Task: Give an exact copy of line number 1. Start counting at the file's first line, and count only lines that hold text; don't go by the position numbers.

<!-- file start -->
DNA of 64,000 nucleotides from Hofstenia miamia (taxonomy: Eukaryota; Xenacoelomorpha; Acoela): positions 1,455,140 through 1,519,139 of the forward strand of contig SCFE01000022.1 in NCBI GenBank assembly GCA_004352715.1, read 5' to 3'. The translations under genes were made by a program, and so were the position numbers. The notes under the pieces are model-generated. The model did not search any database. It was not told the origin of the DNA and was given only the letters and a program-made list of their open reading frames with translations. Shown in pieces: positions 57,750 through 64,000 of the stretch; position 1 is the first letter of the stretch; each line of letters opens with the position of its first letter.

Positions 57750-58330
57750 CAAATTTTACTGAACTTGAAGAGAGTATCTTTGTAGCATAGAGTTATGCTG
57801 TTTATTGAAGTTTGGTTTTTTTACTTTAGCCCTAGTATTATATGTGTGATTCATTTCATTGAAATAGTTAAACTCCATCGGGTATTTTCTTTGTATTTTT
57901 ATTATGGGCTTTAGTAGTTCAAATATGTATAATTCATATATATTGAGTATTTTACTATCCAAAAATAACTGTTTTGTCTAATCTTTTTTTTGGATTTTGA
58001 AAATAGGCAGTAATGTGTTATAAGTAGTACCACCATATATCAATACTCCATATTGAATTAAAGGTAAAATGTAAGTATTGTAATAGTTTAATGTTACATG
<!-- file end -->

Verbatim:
DNA of 64,000 nucleotides from Hofstenia miamia (taxonomy: Eukaryota; Xenacoelomorpha; Acoela): positions 1,455,140 through 1,519,139 of the forward strand of contig SCFE01000022.1 in NCBI GenBank assembly GCA_004352715.1, read 5' to 3'. The translations under genes were made by a program, and so were the position numbers. The notes under the pieces are model-generated. The model did not search any database. It was not told the origin of the DNA and was given only the letters and a program-made list of their open reading frames with translations. Shown in pieces: positions 57,750 through 64,000 of the stretch; position 1 is the first letter of the stretch; each line of letters opens with the position of its first letter.